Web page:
In an auditorium overflowing with supporters, D.C. Mayor Vincent C. Gray kicked off his 2014 re-election bid at THEARC on Mississippi Avenue Saturday, Jan. 11. Gray, who has completed three years of his first term, has been at the center of debate surrounding his 2010 campaign. Saturday, he sought to move beyond the cloud of 2010 and put that debate to rest with an apology.
“We have big plans,” Gray told the audience. “And frankly ladies and gentleman I think we have a record that proves that we can achieve those plans. But, before we talk about the future, I want to say something about the past. Everyone knows that our 2010 campaign had shortcomings … I know that the 2010 campaign caused many people great pain. And I know that our city suffered great embarrassment. So today, I want to apologize to you.
“I want to apologize for the pain that my campaign, my campaign caused and I want to ask you for your forgiveness for what happened,” said Gray, to applause and cheers of ‘four more years.’
Gray’s apology comes long after several of his close campaign aides pleaded guilty for their involvement in illegal campaign activities that occurred in 2010, including Vernon Hawkins, Eugenia “Jeanne” Harris.
However, the mayor stopped short of specifically apologizing for those who have already accepted criminal responsibility. Instead, Gray said he is committed to focusing on the future. The success of his re-election bid hinges on whether voters are willing to put the transgressions of the 2010 campaign behind them.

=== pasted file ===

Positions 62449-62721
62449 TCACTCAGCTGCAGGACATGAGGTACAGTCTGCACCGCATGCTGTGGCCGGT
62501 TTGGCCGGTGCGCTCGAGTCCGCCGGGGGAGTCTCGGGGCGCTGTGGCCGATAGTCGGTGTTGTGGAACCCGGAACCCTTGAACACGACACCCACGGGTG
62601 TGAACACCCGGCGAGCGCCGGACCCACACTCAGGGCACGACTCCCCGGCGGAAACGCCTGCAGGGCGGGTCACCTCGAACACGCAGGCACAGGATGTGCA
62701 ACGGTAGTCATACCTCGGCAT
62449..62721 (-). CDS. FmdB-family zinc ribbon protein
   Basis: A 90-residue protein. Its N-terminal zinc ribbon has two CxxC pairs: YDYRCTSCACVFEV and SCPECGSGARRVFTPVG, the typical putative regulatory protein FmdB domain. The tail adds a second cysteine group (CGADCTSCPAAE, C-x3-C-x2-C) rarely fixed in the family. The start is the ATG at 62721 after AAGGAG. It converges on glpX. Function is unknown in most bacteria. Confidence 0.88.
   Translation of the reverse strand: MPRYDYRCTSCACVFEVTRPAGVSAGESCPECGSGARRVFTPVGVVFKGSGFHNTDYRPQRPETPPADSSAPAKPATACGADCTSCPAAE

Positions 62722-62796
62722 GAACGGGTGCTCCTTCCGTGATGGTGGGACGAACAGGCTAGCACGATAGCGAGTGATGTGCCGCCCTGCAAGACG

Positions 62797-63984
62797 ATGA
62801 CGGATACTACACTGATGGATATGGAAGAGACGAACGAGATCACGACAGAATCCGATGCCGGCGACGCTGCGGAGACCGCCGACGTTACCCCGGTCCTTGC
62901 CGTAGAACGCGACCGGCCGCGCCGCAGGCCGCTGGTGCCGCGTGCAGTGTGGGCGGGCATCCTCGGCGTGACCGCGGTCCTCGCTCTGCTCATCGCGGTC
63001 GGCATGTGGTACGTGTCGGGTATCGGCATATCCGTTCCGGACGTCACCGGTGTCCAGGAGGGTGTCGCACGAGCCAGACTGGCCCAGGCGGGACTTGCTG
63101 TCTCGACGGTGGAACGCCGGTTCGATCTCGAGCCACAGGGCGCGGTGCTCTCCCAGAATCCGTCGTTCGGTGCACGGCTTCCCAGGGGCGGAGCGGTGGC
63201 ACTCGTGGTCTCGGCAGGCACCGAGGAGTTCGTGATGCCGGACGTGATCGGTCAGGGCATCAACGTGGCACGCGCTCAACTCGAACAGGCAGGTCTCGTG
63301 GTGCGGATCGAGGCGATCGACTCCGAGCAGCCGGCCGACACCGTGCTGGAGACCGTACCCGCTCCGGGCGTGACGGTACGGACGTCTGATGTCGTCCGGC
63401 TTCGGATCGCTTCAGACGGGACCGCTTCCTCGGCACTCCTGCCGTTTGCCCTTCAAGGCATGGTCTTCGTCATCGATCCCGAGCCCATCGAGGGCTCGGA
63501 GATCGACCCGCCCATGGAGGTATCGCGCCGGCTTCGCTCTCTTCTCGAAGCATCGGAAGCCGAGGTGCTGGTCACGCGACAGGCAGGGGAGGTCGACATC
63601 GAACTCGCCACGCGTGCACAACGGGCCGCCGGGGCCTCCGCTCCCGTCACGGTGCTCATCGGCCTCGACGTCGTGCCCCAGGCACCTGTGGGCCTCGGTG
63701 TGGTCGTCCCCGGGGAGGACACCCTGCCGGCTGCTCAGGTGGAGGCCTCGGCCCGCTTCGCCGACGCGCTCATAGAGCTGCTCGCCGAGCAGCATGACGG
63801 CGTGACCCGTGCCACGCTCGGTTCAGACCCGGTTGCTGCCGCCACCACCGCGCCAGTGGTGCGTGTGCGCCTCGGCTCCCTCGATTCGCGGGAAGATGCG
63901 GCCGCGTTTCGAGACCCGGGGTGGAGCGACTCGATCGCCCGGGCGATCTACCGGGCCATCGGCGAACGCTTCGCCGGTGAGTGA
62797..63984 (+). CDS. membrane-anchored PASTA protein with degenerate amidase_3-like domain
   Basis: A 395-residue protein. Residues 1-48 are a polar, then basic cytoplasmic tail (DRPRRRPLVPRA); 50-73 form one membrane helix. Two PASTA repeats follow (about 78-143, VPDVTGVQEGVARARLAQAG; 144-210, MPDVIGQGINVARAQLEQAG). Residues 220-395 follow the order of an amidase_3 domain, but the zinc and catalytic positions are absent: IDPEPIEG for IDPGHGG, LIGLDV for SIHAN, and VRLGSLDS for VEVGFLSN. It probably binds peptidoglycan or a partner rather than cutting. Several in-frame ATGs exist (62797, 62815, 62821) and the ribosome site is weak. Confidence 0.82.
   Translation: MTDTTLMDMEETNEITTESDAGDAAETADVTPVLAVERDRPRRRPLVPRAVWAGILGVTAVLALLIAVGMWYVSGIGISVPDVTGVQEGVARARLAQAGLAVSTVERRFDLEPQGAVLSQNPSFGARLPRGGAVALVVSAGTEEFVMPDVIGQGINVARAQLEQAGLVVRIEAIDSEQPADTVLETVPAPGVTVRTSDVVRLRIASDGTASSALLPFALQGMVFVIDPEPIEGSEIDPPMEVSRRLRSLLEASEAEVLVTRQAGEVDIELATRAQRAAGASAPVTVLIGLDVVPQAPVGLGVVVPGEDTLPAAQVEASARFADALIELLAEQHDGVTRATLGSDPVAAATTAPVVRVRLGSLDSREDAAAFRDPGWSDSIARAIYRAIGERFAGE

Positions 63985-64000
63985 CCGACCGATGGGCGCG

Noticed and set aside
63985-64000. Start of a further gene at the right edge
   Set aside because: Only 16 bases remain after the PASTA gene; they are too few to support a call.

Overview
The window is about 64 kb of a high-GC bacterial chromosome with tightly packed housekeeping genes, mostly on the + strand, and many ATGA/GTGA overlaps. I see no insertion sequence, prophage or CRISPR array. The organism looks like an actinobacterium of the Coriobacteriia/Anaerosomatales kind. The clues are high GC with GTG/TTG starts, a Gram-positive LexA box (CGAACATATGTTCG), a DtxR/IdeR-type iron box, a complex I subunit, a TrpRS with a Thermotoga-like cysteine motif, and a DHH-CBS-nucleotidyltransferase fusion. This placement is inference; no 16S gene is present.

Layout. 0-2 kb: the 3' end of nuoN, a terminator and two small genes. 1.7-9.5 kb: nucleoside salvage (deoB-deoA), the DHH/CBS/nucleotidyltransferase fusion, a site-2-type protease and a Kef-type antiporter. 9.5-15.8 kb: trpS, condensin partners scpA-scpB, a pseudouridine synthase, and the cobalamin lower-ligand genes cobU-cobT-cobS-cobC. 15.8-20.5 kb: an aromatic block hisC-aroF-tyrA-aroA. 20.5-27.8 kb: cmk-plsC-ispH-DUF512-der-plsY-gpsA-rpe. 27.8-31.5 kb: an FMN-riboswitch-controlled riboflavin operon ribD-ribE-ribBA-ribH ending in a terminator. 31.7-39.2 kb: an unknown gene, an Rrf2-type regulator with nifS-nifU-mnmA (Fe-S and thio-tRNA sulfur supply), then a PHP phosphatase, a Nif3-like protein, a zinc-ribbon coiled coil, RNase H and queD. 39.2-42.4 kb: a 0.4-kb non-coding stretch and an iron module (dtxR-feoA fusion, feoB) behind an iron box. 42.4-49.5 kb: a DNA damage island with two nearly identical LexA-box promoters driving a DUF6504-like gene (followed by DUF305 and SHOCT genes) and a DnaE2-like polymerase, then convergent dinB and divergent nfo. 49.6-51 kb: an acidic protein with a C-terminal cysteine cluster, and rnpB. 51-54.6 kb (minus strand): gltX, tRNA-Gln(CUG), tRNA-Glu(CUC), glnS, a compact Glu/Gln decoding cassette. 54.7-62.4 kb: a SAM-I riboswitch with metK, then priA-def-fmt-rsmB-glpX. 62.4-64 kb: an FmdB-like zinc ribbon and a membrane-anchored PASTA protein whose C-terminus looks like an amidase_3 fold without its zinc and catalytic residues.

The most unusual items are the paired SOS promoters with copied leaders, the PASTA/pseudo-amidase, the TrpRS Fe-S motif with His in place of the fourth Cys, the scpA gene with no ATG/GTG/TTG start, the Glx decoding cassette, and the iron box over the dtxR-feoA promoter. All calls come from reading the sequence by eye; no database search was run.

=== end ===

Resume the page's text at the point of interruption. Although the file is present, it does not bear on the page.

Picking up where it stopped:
“I think it’s time now, ladies and gentleman, to turn the page,” stated Gray. “We can’t be mired in the past … we have too much work to do.”
During his speech, Gray reminded the audience of some of his administrations accomplishments. In 2013, the District of Columbia Public Schools (DCPS) showed the greatest improvement of any school system in the United States on the Trial Urban District Assessment (TUDA). The test measures the reading and math skills of fourth and eighth grade students.
He also highlighted job creation, touting that D.C. has more than 25,000 new private sector jobs since his election to office.
“We’re going to continue to insist that our employers hire more and more of our residents so that we can make sure that people who live here get the jobs and they pay their tax dollars right here in the District of Columbia, which is not true of those who live outside the city,” exclaimed Gray.
The ‘One City One Hire’ program also made good on Gray’s pledge to put unemployed residents back to work, helping nearly 9,000 residents regain employment. Under Gray’s administration, the citywide unemployment rate fell from 11.2 percent to a current 8.6 percent.
Positive employment numbers and a declining unemployment rate could benefit Gray on primary day, but all is not rosy. While economic development is on the rise in certain corridors of the city, not much of the boom has reached the people with the greatest need.
The District of Columbia is thriving with an average influx of 13,000 new residents each year. But those new city dwellers arrive with plenty of income, increasing the cost of living in one of the most attractive and competitive cities in the nation and driving out residents with the fewest resources - a fact not lost on Gray.
“People who move into the District of Columbia because it offers opportunity and a wonderfully diverse culture, we welcome them to the District of Columbia,” Gray said, “but we cannot forget those who held our city together when times were not the best.”
To help with housing disparities, Gray said that he has committed “an unprecedented $187 million” to preserve or build 10,000 affordable housing units. According to Gray, 3,000 units have been completed with 47 additional project launches expected.
“If somebody wants to live in the District of Columbia there ought to be a place for them in our city,” Gray said.
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